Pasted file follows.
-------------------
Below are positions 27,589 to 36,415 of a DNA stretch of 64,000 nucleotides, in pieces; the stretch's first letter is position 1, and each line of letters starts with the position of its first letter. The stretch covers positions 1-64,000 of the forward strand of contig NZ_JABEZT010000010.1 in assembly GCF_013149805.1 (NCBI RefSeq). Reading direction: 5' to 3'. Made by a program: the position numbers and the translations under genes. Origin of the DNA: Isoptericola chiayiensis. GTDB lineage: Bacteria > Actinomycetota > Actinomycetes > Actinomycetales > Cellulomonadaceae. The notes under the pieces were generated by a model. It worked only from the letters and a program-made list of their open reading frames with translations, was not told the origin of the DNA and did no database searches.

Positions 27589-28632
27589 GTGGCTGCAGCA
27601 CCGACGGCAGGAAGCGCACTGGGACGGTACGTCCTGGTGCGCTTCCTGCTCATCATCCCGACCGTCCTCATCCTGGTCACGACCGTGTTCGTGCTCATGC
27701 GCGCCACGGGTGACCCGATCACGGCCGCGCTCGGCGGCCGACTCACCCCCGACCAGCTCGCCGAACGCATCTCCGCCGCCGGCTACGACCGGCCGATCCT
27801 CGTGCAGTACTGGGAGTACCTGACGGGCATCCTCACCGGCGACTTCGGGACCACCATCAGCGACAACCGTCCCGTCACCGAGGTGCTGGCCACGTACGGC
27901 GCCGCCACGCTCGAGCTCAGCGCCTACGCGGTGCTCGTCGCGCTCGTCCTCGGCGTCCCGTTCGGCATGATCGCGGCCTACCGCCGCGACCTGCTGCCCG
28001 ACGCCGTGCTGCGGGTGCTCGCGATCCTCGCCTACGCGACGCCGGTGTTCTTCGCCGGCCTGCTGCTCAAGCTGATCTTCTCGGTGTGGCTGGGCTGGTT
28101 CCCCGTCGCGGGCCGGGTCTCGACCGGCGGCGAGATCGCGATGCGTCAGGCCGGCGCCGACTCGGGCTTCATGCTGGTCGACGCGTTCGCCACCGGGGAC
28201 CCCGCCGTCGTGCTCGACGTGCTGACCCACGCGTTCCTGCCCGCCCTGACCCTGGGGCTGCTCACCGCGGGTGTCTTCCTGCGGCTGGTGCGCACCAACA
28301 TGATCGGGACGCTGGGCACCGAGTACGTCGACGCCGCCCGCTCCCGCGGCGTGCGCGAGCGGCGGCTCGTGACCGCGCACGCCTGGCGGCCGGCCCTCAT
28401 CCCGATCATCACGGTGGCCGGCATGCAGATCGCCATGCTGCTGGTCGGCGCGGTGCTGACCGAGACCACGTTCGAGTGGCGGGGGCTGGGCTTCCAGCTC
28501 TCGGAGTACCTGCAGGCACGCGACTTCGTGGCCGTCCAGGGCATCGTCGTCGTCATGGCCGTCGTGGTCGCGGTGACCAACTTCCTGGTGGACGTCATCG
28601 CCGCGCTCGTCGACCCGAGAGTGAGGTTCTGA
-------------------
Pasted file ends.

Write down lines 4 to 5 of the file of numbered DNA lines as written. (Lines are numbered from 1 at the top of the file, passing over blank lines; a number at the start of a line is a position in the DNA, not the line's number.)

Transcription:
27601 CCGACGGCAGGAAGCGCACTGGGACGGTACGTCCTGGTGCGCTTCCTGCTCATCATCCCGACCGTCCTCATCCTGGTCACGACCGTGTTCGTGCTCATGC
27701 GCGCCACGGGTGACCCGATCACGGCCGCGCTCGGCGGCCGACTCACCCCCGACCAGCTCGCCGAACGCATCTCCGCCGCCGGCTACGACCGGCCGATCCT